Ukraine’s Ex-President Yanukovych Laundered Money Through Swedbank

BRUSSELS, Belgium -- Ukraine’s pro-Russian former president, Viktor Yanukovych, has been linked to a widening scandal involving Sweden’s Swedbank, according to reports by Swedish Television that was broadcast on February 28.

According to documents reviewed by Sweden’s state-owned broadcaster, Swedbank appears to have been an instrument for transferring millions of euros in kickbacks that were acquired by Yanukovych while he was in office to other EU banks.

Over the last year, Swedbank’s CEO has consistently denied any involvement in money-laundering networks, but according to both US prosecutors and EU regulators, the Baltic region is one of the world’s largest money-laundering hubs for criminal networks from the former Soviet Union, particularly those operating out of Russia, Ukraine, Azerbaijan, and Moldova.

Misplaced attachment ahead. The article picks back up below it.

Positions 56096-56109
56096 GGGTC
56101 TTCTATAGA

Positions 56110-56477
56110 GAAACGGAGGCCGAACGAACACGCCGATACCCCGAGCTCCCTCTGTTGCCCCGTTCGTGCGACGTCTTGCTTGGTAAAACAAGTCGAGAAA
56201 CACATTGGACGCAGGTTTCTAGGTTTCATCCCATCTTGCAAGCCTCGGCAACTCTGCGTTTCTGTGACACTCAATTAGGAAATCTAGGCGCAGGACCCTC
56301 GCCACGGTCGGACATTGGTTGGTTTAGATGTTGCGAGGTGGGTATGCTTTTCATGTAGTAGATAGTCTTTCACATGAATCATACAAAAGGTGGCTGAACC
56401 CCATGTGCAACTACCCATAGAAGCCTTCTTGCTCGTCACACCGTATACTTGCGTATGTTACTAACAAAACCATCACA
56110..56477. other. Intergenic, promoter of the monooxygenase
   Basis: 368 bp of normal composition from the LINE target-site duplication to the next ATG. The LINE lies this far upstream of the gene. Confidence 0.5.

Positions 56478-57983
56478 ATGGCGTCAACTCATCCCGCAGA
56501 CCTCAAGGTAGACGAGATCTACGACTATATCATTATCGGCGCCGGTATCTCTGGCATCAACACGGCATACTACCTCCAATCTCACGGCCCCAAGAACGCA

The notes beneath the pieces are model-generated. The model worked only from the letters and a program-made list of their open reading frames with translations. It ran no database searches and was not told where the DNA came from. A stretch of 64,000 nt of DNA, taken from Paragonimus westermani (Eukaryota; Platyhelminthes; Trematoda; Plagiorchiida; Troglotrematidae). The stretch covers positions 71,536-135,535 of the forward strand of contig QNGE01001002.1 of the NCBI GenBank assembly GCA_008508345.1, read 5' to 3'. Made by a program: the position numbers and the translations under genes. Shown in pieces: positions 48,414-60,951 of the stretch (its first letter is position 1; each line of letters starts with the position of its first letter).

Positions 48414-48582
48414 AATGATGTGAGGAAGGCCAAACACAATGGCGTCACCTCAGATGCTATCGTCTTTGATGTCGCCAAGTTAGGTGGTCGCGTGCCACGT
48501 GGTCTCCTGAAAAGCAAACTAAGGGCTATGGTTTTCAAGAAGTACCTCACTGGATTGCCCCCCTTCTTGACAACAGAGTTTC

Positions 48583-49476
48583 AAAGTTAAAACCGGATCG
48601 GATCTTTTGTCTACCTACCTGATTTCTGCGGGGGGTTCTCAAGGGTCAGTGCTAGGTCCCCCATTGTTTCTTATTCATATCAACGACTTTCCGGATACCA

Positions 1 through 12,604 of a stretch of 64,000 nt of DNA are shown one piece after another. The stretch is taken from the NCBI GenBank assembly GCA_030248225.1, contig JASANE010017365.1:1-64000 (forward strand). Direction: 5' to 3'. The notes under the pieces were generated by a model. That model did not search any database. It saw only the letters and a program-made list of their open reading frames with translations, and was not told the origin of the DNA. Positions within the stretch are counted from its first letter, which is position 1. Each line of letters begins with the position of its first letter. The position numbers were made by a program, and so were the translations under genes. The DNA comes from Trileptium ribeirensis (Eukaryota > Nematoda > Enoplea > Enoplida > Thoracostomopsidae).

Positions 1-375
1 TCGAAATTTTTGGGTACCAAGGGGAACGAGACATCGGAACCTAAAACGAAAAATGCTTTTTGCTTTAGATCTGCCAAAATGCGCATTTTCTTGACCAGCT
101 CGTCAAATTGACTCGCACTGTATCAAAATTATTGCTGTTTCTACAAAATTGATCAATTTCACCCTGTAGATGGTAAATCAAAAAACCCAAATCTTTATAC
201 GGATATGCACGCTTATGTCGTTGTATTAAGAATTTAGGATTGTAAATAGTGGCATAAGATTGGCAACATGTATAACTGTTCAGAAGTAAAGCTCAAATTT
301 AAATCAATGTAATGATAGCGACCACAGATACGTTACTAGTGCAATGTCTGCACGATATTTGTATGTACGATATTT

Swedbank is one of Sweden’s four lenders and has been directly linked to a massive international scandal surrounding Denmark’s Danske Bank.

From 2007 to 2015 the Danish lender funnelled €200 billion through its subsidiary in Estonia into accounts in Latvia, Germany, Finland, and Sweden allegedly for clients based in the aforementioned post-Soviet states.

Swedbank was used as a go-between for the laundering of at least €3.7 billion, according to the Swedish Television’s investigative programme Uppdrag Granskning.

Yanukovych is currently living in self-imposed exile in Russia after having been overthrown by the pro-democracy Euromaidan Revolution in February 2014.

In January, Kiev’s Obolon district court found Yanukovych guilty of treason and sentenced him, in absentia, to a 13-year prison sentence for “committing a crime against the foundation of Ukraine’s national security”.

The disgraced former president fled Ukraine days after dozens of people were killed near Kiev’s Independence Square when his security forces attempted to crush a revolution that broke out when Yanukovych opted to abandon a landmark trade deal with the European Union and, instead, pursue closer political and economic integration with Russia.

Source: New Europe